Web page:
Advertising

Often the most expensive promotional method, advertising can also be one of the most effective vehicles for promoting your program. Here are a few advertising methods:

  • Promotional posters: Participating libraries will receive 5 posters that can be customized to include information about your library’s Let’s Talk About It series. Posters should include series program times, location(s), scholar’s name and title or brief biographical information, acknowledgement of local funders, and your library’s URL, email address, and/or phone number people can call for more information. Posters can be posted at your library, community centers (e.g., city hall, the post office and schools, local colleges), restaurants, grocery stores, dry cleaners, bookstores, health clubs, etc. Ask Friends and trustees to post flyers and posters at places they frequent. It’s easy for them to take the posters with them and won’t require as much work for the project director or staff. If you need more posters, the print file can be downloaded from the Online Site Support Notebook.
  • Paid advertising in local newspapers and on local radio or television stations can be another effective, but costly method. Before considering paid advertising, approach your local newspapers, radio and television stations regarding public service announcements (see Public Relations/Publicity above). Some newspapers and broadcast stations may be willing to donate or offer discounted airtime or ad space for non-profit groups. If you do receive free advertising, acknowledge the media outlet as a sponsor on program materials. If you consider paid advertising, also look to your Friends or other groups to underwrite costs.
  • Developing simple, cost effective promotional items (bookmarks, buttons, pens/pencils, etc.) is another effective way to promote your event. These promotional items can also double as a “freebie” for patrons who attend the Let’s Talk About It series. Hand out promotional items at schools, community group meetings or other locations. Ask Friends and trustees to hand out bookmarks to their friends and others. To get you started, ALA will provide 200 printed copies of a Let’s Talk About It: Muslim Journeys bookmark. Additional copies may be printed from the Online Site Support Notebook.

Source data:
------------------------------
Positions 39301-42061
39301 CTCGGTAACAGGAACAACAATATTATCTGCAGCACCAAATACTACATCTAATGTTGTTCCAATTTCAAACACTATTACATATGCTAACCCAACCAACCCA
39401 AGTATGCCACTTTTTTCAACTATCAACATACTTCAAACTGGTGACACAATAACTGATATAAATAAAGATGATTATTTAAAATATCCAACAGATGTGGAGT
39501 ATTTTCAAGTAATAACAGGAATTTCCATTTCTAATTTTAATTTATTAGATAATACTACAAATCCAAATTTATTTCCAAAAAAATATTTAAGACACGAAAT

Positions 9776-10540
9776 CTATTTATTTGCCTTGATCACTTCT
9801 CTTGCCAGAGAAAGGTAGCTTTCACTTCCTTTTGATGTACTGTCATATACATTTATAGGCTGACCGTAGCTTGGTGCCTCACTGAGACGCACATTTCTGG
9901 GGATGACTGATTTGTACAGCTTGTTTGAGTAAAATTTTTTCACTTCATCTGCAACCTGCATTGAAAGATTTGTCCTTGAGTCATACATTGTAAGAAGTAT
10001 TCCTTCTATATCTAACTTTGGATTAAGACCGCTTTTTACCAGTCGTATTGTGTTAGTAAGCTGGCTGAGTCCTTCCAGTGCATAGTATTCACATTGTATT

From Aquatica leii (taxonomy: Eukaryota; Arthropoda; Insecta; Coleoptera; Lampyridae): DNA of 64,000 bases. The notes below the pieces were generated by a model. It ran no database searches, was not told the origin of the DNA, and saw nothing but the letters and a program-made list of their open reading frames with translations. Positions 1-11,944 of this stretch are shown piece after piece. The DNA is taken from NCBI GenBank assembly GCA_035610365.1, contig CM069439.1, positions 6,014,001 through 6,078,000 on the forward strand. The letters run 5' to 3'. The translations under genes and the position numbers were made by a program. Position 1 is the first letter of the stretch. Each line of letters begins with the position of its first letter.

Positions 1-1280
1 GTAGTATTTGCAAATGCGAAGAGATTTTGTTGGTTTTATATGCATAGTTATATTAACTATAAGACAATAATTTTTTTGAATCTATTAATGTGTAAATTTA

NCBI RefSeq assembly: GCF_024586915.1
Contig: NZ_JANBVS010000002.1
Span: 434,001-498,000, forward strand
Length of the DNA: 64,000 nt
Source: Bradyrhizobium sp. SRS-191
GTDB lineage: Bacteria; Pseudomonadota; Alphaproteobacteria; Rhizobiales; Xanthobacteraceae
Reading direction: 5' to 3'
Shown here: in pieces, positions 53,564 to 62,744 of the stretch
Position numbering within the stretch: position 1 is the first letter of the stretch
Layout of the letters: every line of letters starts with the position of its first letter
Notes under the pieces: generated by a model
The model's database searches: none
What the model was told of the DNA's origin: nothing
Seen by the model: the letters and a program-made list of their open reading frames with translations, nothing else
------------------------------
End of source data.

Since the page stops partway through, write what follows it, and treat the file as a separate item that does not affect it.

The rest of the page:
Putting It All Together

After reviewing this list, spend a little time thinking about which of these methods will work best for your event, your community and your library. Consider your budget and time available. Consider your planning team—is this effort a one-man production or committee-based? And, consider your past successes and failures by taking a look at which communication methods you’ve used to promote past events. For this Let’s Talk About It series, you may want to combine some successful methods you’ve used before with some new ideas.

Also, keep in mind your goals for the size and type of audience you wish to attract. If your library can only hold a group of twenty, you do not need to spend hundreds of dollars on publicity. Instead, use your resources wisely. Use cost-effective methods and spend the majority of your time contacting individuals and groups that you are most interested in reaching or that could benefit the most from the series.

On the other hand, if you are looking to attract an audience of people who have never set foot in the library, you will need to be more creative in your promotional activities. Most likely, you will need to spend a little more time contacting new people and developing promotional materials for new outlets and locations. However, this time and effort should pay off. Bringing new faces into the library for a program will undoubtedly result in issuing more library cards and finding new life-long library patrons.